In fact, many believed Peretz would be persuaded into joining a Netanyahu government during the campaign, leading him to shave his trademark mustache on prime-time TV last August “so the public can read my lips when I say: I will not sit with Netanyahu.” He stood by the dramatic declaration after the September vote and Netanyahu was denied another chance at forming a government.
Gantz too has kept his word through two elections, vowing not to serve under the Likud leader while he faces criminal indictment. While he held negotiations with Netanyahu after the April and September votes, Gantz ultimately decided against walking back the promise.
Instead, the Blue and White chairman sought to break up the bloc of religious, right-wing parties formed by Netanyahu in September. But the 55-member alliance stuck together as agreed upon, with each faction swatting away tempting offers from Gantz’s party that are believed to have included immediate Jordan Valley annexation and engraving the status quo on issues of religion and state.
That was then. This is now
But as the third election nears, the purist approach appears to have lost its shine among many of the parties across the political spectrum.
On the left, Peretz and his partner Gesher chairwoman Orly Levy-Abekasis asserted before and after the September election that their socioeconomic-minded party was designed to cater to both flanks and that merging with the more left-wing Meretz would risk alienating those from the opposite political camp.
Levy-Abekasis, who started her political career in the hard-right Yisrael Beytenu party, had repeatedly scoffed that there was an “abyss” between Gesher and Meretz on diplomatic and security issues.
But with the lackluster results from the September race (six seats for Labor and five for the Meretz-led Democratic Camp) on his mind as the party-filing deadline approached this week, the still mustache-less Peretz ate his words about the importance of running a more centrist slate and agreed to merge with Nitzan Horowitz’s left-wing Meretz party.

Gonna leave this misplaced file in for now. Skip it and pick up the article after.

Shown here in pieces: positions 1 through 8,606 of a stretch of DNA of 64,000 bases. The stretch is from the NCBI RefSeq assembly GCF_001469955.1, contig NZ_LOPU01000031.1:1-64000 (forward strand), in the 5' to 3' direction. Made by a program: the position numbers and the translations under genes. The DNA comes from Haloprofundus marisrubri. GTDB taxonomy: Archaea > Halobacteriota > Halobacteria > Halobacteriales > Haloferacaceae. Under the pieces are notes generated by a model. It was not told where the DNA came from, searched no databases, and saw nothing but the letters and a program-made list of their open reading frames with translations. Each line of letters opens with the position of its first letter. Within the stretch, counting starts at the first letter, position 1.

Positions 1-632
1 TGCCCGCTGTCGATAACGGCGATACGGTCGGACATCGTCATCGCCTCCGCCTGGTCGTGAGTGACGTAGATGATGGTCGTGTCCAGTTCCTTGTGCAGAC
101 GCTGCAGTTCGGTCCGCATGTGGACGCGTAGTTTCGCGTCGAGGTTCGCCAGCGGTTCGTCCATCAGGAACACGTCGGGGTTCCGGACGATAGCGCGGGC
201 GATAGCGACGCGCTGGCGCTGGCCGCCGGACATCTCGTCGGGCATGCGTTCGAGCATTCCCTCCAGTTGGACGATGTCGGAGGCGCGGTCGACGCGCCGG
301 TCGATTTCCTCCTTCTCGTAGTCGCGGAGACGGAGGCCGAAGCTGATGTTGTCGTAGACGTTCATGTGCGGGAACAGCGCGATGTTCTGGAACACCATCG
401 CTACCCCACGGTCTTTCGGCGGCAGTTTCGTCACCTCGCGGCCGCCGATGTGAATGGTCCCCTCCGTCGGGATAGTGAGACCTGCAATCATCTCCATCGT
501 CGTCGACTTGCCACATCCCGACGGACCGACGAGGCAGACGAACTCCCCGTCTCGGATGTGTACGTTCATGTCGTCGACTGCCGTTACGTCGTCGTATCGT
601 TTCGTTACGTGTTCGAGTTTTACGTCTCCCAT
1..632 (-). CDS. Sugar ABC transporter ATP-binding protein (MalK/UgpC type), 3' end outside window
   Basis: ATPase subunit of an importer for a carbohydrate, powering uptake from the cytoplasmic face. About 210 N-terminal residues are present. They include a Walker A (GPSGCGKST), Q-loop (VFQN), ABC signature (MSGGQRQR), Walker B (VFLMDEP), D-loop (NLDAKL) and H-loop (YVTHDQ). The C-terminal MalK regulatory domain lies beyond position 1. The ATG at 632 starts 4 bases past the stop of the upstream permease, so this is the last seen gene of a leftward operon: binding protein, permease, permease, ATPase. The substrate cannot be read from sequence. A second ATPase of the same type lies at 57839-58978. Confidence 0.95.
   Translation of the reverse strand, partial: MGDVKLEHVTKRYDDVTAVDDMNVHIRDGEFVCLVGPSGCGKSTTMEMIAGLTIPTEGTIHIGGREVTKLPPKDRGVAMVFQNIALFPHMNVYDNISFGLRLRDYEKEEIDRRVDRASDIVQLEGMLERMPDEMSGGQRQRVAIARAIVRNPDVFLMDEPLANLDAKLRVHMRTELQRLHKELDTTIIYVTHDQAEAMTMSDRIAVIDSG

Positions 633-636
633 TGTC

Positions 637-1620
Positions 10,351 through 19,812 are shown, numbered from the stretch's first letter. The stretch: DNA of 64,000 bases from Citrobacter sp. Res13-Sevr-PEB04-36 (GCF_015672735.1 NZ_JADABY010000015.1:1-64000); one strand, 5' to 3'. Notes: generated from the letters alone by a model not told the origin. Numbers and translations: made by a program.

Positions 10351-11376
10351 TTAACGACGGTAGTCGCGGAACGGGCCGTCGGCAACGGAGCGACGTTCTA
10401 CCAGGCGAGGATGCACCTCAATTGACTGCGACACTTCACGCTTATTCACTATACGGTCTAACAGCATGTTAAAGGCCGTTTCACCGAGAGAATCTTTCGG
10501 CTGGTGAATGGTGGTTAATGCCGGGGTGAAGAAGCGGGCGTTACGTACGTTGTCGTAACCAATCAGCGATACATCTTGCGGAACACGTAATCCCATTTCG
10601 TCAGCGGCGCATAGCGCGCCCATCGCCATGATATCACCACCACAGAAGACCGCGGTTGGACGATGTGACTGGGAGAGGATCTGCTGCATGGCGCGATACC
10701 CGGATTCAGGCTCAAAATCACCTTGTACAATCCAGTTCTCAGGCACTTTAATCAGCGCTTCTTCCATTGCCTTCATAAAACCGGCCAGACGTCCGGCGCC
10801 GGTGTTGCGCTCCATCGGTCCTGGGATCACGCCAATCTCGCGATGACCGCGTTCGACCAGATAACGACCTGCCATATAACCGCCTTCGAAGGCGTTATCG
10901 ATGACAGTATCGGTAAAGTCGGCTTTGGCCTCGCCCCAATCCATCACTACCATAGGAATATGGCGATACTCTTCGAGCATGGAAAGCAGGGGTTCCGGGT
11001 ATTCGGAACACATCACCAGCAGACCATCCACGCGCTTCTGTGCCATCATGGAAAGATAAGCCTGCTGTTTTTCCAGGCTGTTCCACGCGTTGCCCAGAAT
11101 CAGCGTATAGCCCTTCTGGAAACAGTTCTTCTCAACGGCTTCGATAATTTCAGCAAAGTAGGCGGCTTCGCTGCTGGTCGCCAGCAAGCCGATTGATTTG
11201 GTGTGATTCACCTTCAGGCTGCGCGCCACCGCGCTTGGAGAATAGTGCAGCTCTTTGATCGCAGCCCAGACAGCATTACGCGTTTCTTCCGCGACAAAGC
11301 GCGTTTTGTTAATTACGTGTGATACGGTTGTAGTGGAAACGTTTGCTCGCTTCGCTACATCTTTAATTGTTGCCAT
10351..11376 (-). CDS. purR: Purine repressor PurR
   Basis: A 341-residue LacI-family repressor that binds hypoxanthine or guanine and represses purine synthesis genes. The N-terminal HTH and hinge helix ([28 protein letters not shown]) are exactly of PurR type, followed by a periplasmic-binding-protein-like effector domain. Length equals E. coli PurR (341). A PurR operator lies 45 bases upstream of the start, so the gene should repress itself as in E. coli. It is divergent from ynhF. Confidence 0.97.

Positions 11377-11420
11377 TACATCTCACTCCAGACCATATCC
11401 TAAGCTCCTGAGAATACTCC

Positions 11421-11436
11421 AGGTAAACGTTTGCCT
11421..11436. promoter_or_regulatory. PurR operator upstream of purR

On the other side of the spectrum, New Right chairman Naftali Bennett had been convinced over the past month that the best course for his party and for the broader right-wing was for New Right to run independently in the March race.
He announced the decision a month ago and stood by it in the weeks that followed, asserting that the national religious camp is large enough to support two parties — one that is slightly more moderate on social issues and campaigns on the notion of religious-secular partnership as New Right has done, and another made up of Peretz’s Jewish Home, Bezalel Smotrich’s National Union and potentially Itamar Ben Gvir’s Otzma Yehudit, which would be more expressly religious and more hardline on social issues.
But just a day after re-asserting the position, Bennett on Tuesday decided to bring Smotrich’s faction into the New Right fold, laying the groundwork for Jewish Home to join a day later.
The defense minister drew the line with adding Ben Gvir, however, saying he could not sit in the same party as a man who hangs the picture of mass-murderer Baruch Goldstein in his living room — a principled position that was largely overshadowed, however, by Peretz’s last-minute capitulation to Netanyahu in breaking the pact he had formed with Otzma Yehudit last month.
Aside from the Jewish Home leader’s infamous tweet, Peretz had met personally with Ben Gvir and promised that he would not renege on their agreement, according to Otzma Yehudit officials.
But following immense pressure from both the prime minister and his party’s spiritual advisers, who were convinced by Netanyahu’s assessment that the joint Jewish Home-Otzma Yehudit slate would not cross the electoral threshold, Peretz agreed to desert Ben Gvir.
While each of these political decisions have the power to cause significant damage to the images of the lawmakers who made them, they were also made based on a recognition that at the end of the day, sometimes there are things more important than one’s word.
Because if there is any hope of breaking Israel’s enduring political deadlock, it will almost certainly require lawmakers to break a promise first.